This post also appeared on our sister blogs, Early Ed Watch and Higher Ed Watch.
Congress spent the final moments of fiscal year 2013 last night in the throes of a debate over funding the government. Unable to reach agreement despite days of back-and-forth between the House and Senate, however, the government officially shut down at midnight on September 30.
Federal agencies were ordered just before midnight to begin implementing plans for a federal shutdown absent funding for fiscal year 2014, which began on October 1. Skeleton crews will remain in place at the Departments of Education and Health and Human Services (HHS) for the length of the shutdown, but most employees will be furloughed.
The first few days of the shutdown likely won’t be very severe. Education programs funded with mandatory spending—including Pell Grants and federal student loans—will continue to operate as normal. And most of the big K-12 programs, namely Title I grants to low-income students and IDEA special education grants to states, have already seen a substantial portion of their funding disbursed. Those and other programs that have already been awarded will be okay in the short term.
Some other programs won’t be so lucky. About 20 Head Start programs, enrolling nearly 19,000 children, have grants that expire on October 1 and won’t receive new funding to continue operating until the shutdown is resolved. Other federal programs, including work-study aid for college students, will also be delayed.
If the shutdown wears on, though, it could start to impact school districts, institutions of higher education, and postsecondary students more severely. Some staffers for the Departments of Education and Health and Human Services will return to the agencies to ensure operations function as normally as possible. But with no funding appropriated yet for fiscal year 2014, school districts and students are sure to pay the cost.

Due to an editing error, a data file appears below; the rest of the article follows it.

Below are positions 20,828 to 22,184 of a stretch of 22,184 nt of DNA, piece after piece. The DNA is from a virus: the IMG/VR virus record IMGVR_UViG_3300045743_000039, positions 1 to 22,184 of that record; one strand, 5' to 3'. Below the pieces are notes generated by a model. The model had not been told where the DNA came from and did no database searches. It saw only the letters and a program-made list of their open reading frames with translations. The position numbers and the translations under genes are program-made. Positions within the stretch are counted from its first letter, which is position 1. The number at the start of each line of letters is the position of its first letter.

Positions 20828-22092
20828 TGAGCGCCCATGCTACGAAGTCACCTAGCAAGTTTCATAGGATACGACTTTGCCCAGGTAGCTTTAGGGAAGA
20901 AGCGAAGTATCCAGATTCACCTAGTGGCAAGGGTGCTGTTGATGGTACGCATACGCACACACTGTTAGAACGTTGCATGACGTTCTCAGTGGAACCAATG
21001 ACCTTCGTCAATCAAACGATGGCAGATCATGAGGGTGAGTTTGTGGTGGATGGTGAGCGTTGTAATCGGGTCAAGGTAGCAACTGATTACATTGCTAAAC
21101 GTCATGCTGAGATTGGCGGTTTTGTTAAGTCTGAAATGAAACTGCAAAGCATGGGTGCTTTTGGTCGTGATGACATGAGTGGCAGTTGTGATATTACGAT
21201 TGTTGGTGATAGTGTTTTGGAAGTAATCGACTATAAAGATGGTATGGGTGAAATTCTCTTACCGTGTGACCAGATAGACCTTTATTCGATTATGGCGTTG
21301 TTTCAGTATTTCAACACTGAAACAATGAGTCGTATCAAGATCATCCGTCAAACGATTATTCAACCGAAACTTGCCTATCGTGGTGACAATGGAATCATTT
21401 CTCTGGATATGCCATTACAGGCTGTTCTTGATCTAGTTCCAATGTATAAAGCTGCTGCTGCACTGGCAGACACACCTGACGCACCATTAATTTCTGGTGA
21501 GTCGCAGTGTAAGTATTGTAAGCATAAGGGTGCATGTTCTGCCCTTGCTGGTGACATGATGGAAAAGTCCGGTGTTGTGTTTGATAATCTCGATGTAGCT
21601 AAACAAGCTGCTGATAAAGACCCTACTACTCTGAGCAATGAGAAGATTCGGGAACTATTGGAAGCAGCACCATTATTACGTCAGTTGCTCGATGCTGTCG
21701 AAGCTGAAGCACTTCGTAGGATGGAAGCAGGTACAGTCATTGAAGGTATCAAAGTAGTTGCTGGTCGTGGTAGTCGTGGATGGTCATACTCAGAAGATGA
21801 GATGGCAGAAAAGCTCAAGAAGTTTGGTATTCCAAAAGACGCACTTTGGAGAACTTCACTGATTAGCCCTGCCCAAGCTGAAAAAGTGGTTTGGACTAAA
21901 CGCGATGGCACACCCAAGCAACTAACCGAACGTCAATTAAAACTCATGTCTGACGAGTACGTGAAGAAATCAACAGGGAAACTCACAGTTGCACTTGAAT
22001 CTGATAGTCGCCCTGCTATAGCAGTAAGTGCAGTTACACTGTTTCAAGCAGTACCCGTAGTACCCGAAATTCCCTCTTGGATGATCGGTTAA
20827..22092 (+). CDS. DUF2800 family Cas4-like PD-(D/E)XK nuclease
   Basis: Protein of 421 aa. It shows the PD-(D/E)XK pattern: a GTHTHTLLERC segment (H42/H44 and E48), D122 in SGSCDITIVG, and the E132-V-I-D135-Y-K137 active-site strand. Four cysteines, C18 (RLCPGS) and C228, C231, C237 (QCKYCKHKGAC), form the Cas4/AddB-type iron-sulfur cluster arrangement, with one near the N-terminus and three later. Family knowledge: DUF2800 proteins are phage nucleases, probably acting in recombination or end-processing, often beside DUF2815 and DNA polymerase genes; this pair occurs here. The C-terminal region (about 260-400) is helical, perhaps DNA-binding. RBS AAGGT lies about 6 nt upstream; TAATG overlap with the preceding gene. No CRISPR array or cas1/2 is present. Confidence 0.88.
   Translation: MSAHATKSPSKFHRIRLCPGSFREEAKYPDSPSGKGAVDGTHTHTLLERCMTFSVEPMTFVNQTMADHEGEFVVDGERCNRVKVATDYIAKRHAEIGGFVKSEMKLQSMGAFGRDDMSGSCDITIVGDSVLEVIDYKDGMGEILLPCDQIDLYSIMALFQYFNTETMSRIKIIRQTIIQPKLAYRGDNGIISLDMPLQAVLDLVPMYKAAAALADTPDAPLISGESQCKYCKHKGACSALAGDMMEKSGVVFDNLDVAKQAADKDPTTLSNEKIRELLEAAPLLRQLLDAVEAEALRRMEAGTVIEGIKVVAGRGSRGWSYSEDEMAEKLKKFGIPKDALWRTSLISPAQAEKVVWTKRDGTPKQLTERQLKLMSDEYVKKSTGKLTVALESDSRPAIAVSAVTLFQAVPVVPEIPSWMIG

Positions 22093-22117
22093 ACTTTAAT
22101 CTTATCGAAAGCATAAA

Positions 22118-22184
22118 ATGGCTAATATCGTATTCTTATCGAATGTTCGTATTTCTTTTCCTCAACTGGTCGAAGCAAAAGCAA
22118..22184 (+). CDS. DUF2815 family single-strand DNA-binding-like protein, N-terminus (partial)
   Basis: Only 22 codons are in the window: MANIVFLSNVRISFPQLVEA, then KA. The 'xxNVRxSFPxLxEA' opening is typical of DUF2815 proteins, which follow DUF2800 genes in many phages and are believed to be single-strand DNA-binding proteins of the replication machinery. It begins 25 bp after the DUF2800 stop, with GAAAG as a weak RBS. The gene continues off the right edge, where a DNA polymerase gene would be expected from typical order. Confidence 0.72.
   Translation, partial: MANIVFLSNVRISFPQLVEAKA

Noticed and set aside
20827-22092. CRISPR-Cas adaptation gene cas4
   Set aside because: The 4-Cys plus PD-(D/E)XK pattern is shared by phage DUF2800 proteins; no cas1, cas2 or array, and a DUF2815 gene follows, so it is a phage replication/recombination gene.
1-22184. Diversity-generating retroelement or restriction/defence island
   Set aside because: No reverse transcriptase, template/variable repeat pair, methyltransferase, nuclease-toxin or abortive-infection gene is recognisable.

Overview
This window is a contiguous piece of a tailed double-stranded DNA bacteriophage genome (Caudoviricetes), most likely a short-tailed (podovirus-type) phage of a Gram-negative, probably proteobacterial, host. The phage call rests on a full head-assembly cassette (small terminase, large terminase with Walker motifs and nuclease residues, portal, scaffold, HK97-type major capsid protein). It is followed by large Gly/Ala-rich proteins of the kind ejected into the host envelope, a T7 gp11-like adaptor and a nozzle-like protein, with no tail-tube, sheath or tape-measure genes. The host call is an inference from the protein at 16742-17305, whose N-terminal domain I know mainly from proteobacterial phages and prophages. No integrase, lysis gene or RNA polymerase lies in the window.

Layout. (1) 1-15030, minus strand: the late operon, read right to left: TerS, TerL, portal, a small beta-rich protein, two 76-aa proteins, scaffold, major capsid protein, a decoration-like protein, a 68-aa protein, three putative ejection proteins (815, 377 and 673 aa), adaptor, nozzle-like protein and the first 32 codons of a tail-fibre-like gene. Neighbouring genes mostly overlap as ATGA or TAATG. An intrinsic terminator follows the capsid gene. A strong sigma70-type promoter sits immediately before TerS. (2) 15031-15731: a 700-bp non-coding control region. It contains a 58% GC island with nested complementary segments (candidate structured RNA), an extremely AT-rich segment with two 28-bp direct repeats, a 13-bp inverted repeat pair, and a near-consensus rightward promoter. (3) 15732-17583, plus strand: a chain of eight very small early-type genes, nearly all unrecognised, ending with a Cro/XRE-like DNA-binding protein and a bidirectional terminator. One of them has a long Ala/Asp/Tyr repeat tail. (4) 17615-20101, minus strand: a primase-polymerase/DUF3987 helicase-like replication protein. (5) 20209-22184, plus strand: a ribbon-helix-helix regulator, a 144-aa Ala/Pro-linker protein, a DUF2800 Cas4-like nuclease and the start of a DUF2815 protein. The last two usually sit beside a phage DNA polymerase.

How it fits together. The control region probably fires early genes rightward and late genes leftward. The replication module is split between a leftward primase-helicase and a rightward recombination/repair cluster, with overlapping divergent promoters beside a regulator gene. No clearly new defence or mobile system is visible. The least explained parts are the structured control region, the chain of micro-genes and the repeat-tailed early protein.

The dispute that led to the first federal shutdown in 17 years centered around the implementation of the Affordable Care Act, the healthcare law passed in 2010 for which some provisions also went into effect on October 1. Some Republican members of the U.S. House of Representatives insisted on defunding and/or delaying for one year the law’s implementation, while Democrats in Congress, as well as President Obama, demanded a clean funding bill with no alterations to the healthcare law.
The debate over the Affordable Care Act is masking another divide in Congress that needs to be resolved before an annual appropriations bill is finalized, though: how and whether to fund domestic programs within a shrunken budget.
The 2011 Budget Control Act sets an overall limit on funding for domestic programs, and to avoid finding the required spending cuts in fiscal year 2013, Congress and the president enacted a law in late 2012 to reduce the 2014 levels further. That means this year, lawmakers will have to find another $18 billion in cuts to fiscal year 2014 appropriations to avert mandatory and automatic across-the-board sequesters applied to most federal programs.
But Senate Democrats have said they won’t support a bill within those limits, and House Republicans now have cold feet having realized they’d have to cut a big chunk of domestic funding back to fiscal year 2002 levels. So neither the House nor Senate has voted to approve its own spending bill for the Departments of Labor, HHS, and Education. Assuming lawmakers don’t manage to find the cuts themselves, many federal programs, including most education ones, will be sequestered again. The continuing resolutions debated over the past week have appropriated well above the 2014 rate, at prior-year levels. That means lawmakers have likely set up federal programs for another round of blunt cuts down the line.
All in all, the shutdown leaves policymakers in D.C. and recipients of federal dollars around the country with a great deal of uncertainty. Congress could choose to end this shutdown quickly, before many serious side-effects occur. Or the shutdown could drag on, with neither side willing to cave. There could even be a short-term temporary funding bill—as short as one week, some lawmakers have argued—that would precipitate another round of the same debates almost immediately.
Finally, in just a few weeks, on October 17, the U.S. is projected to reach the nation’s debt ceiling. A bill to raise the debt ceiling could be seen as a prime legislative vehicle to pass a 2014 spending bill – but some members of Congress are considering yet another showdown when the debt ceiling debate rolls around.
Check back with Ed Money Watch over the coming weeks for more details, and for information on the 2013 and 2014 appropriations process, we’ve got the details in our April 2013 issue brief, Federal Education Budget Update: Fiscal Year 2013 Recap and Fiscal Year 2014 Early Analysis.